You're left with chemically unanalysable, immaterial residue, which shows no spectrum lines, neither atomic weight nor chemical affinity, no obedience to Boyle's law, none, none whatever, of the properties of matter. What is left behind is pure God.
       Not surprisingly, this proves to be something mankind is not equipped to deal with. As Marek warns Bondy: "We aren't used to reckoning with God as a reality". But cheap, endless power is hard to resist.
       Even aside from this divine side-effect, there are unintended consequences. So, while applying the Absolute to capitalism -- powering up the means of production (and lowering the costs of doing so) -- sounds like a smart business move, the Absolute has ideas of its own, turning capitalism on its head:
     The Absolute wants work. It clings furiously to life. Once it created the earth ! now it has flung itself into manufacture.
       Indifferent to any supposed laws of supply and demand, the Absolute simply churns out as much of everything as it can. That even goes for printing currency, which, like everything else, becomes worthless in its super-abundance. Trade collapses, capitalism implodes. But that isn't even Čapek's main focus: the religious fanaticism of those who have found god -- and everyone who gets near a Karburator is quickly overwhelmed by god -- is.
       In this world, god-as-Absolute proves to be too much of a good thing -- or too much of something, anyway -- to satisfy everyone. As Bondy notes:
"He is infinite. There's just where the trouble lies. You see, everyone measures off a certain amount of Him and then thinks it is the entire God. Each one appropriates a little fringe or fragment of Him and then thinks he possesses the whole of Him. See ?"
     "Aha," said the Captain. "And then gets angry with everyone else who has a different bit of Him."
     "Exactly. In order to convince himself that God is wholly his, he has to go and kill all the otehrs. Just for that very reason, because it means so much to him to have the whole of God and the whole of the truth. That's why he can't bear anyone else to have any other God or other truth."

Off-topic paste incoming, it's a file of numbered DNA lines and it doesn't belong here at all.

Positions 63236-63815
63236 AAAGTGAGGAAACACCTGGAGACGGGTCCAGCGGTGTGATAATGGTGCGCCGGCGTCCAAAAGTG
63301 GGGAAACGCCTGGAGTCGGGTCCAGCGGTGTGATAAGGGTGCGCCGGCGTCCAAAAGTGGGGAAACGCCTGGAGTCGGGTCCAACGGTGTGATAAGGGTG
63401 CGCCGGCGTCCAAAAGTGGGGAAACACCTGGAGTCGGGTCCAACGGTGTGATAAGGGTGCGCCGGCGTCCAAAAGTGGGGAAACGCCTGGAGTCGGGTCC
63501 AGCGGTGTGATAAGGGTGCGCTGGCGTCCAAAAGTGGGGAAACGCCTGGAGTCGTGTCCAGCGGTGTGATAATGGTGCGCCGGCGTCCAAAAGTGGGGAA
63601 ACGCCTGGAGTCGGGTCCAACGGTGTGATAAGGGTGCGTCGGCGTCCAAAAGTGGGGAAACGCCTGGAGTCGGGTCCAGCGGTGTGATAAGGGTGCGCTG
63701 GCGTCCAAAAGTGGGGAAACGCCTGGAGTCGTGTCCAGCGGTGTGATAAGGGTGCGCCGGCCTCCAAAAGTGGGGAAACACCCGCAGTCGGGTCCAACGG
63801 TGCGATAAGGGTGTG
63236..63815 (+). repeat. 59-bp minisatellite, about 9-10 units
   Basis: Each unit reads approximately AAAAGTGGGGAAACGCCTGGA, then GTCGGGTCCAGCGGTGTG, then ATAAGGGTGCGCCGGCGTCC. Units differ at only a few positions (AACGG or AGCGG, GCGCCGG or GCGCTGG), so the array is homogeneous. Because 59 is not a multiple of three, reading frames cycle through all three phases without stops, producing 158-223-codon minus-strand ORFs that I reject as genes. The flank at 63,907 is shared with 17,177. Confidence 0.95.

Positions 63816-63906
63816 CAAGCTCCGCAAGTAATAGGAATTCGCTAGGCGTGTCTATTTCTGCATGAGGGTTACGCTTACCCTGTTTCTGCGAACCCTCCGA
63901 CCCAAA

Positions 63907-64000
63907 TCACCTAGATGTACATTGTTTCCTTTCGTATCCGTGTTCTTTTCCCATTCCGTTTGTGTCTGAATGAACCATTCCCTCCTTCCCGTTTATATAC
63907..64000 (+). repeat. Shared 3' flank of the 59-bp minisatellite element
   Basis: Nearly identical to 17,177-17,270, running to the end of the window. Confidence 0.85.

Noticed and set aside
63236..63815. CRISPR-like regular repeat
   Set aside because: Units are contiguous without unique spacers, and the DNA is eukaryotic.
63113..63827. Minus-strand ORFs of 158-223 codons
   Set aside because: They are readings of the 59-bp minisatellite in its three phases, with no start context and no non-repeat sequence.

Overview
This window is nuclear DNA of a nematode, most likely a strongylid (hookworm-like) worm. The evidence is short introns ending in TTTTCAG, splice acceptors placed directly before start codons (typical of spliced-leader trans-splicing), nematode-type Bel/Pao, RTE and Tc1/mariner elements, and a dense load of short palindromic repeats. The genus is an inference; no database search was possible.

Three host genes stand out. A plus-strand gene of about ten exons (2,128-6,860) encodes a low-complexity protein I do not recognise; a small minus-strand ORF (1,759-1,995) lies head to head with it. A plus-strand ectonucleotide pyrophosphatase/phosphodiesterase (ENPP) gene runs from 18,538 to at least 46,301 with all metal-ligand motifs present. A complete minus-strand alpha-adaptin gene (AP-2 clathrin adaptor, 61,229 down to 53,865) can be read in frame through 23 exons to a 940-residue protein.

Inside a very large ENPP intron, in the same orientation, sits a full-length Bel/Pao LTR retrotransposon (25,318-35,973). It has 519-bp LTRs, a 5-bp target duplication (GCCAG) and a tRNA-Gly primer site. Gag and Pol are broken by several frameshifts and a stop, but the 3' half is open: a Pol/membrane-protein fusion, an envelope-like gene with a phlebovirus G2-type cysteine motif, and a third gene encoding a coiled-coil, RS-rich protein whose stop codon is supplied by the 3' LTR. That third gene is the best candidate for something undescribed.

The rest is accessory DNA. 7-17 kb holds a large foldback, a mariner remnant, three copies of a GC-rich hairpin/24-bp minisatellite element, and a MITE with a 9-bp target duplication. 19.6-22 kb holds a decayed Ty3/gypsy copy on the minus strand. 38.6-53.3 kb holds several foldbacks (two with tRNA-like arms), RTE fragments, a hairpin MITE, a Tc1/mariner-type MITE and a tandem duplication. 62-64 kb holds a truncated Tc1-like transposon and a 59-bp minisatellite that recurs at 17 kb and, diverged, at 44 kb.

Fundamentalists of all stripes militantly defend their take on the Absolute, right down to to local Czech football-club supporters: AC Sparta's "proclaimed that the only God is the Greek Zeus, whereas the Slavia votes for Svantovit, the old sun-god". Every group takes up arms against the next, and between 1944 and 1953 what is truly "the Greatest War" breaks out -- "198,000,000 men took part in the fighting and all but thirteen of them fell".
       Bondy sees some of the danger from early on, and tries to keep at least some things in check (for example, in not selling Karburator's locally), and there are attempts to stay beyond their reach, but it takes catastrophe to set the world back in some sort of order.
       Čapek's satire -- originally apparently written for serial publication -- is rather uneven and rough, but he does have good fun with his nice, big ideas, and does offer some clever criticism of religious (and other) fanaticism. The humor is a bit broad and obvious, too -- but also quite funny.
       This is still very much old-style science fiction, but the mix of ambitious -- Čapek is tackling big issues -- and the humorous small details that reinforce his points make for a fairly entertaining work.
       [Note: the University of Nebraska Press edition is basically an offset-print of an older (but not the original) edition; one can understand their doing this ... economically, but apparently it also prevented them from proof-reading (and/or correcting) the text. There are a few typographical glitches; okay, that happens -- but misspelling the main character's name in the first line (it's given as "C.H.Bondy" but should be "G.H.Bondy") is just a shocking display of indifference.]

- M.A.Orthofer, 10 February 2016

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The Absolute at Large: Reviews: Other books of interest under review:

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About the Author:

       Czech author Karel Čapek lived 1890 to 1938.